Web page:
Tag: identity

Creative Folly

Creative Folly

 

The Illusory Support of American Artists by Arts Organizations & Funders

c  Lisa A. Miles 2014

Over a decade ago, I published a book about a woman artist and her work, and the larger role of an artist’s work in American society.  Another one formally begins here, to expose the lunacy that underlies American arts organizations and funders’ support for the individual artist, and to propose alternatives far more sane, just, creative and certainly do-able.

My biography of Esther Phillips, This Fantastic Struggle, commented upon the concept of Artists as Workers, deriding the little respect mainstream society has for creative workers of all genres.  This current work tackles in-depth the illusory support by the American arts establishment itself, which is supposed to be championing the artist’s cause.  Across a broad spectrum that includes community arts agencies, philanthropy, larger urban cultural entities and much more, it is a required critical look at the lack of real support for those that produce substantive creative contributions to society– the artists themselves.  It is informed by my own longstanding work as a creative artist, but also many others working similarly in the United States.

Where “Fantastic Struggle” railed against mainstream society’s lack of understanding of artists and their work, Creative Folly takes on the insiders, those very entities who proclaim to have artists’ best interests at heart.  Instead, their policies are entirely incapable of making measurable, significant difference in the lives of the millions of true working artists in this country.

This is a book that art administrators will denounce and hate– unless they’re willing to take an honest look within their community at what and whom they purport to be helping.  Foundation officers, and those directing the scant number of corporate giving programs out there, will certainly outcry, too– mortified that their work is exposed for its little genuine benefit.  Even arts organizations’ low-level workers may scoff, taken aback at the suggestion that the nonprofit they advocate for isn’t advancing the arts.  But that goal is something which is best done when you actually support and create work opportunity for individual creative artists.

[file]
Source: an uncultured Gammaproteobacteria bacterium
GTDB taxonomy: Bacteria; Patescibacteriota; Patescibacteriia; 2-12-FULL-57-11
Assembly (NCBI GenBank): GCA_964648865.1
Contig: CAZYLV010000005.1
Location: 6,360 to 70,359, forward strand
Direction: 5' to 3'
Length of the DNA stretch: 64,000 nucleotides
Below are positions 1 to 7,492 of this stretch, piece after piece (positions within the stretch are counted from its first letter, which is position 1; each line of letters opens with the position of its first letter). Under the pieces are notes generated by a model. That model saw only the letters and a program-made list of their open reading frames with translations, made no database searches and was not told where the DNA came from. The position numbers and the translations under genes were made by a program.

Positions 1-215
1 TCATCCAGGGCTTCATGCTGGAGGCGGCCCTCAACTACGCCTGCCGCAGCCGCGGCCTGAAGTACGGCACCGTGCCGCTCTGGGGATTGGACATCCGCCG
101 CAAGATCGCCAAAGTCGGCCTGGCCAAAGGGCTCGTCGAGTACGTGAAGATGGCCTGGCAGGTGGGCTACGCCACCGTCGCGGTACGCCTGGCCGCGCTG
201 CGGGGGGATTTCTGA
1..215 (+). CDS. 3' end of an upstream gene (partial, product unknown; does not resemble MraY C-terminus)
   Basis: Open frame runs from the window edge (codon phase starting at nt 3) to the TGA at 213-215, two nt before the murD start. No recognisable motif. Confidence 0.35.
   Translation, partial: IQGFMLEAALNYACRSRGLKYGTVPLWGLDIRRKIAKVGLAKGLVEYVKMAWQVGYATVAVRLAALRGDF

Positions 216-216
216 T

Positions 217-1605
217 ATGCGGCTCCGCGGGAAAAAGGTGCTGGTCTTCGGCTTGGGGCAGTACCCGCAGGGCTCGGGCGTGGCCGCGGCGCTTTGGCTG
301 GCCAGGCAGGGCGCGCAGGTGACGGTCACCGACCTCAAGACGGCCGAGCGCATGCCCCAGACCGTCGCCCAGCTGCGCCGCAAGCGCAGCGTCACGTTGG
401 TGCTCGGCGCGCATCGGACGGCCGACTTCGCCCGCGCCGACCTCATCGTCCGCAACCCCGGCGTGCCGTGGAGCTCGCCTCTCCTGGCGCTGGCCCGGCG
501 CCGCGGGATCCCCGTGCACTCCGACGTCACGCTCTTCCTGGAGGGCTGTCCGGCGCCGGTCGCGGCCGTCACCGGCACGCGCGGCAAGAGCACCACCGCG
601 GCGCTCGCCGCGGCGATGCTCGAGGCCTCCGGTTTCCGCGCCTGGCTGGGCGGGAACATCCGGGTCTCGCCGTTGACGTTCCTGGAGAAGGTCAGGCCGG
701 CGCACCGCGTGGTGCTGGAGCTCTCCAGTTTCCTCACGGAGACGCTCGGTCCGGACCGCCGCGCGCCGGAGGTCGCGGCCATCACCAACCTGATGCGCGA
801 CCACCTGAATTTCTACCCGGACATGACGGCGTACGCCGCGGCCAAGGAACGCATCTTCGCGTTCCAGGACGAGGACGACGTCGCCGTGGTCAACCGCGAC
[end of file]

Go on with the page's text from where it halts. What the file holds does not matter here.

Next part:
I don’t write to please the art establishment.  My focus is to expose and examine the long-standing policies and practices in place within the art-funding world and arts organizations large and small.  Those who are presumed to do no wrong– philanthropy and the creative nonprofits.  When in fact they could do far better to effect meaningful impact on the lives of working artists.

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Ancestral Fragments

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Lisa A. Miles  c 2013   www.lisamilesviolin.com
All Rights Reserved

 

Ever wonder, as I, how folks who believe in reincarnation reconcile the individuality of every person, the uniqueness of the spirit?

I have nothing against folks who believe.  Really.  But I just never could quite feel that within one’s person there might be spirits of a distinctly different one.

Now, I am sure I got that a little wrong, my understanding and defining of actual reincarnation.  But no matter, as I’ll never quite be able to believe that I was once of another time and place completely unrelated to my own genetic material!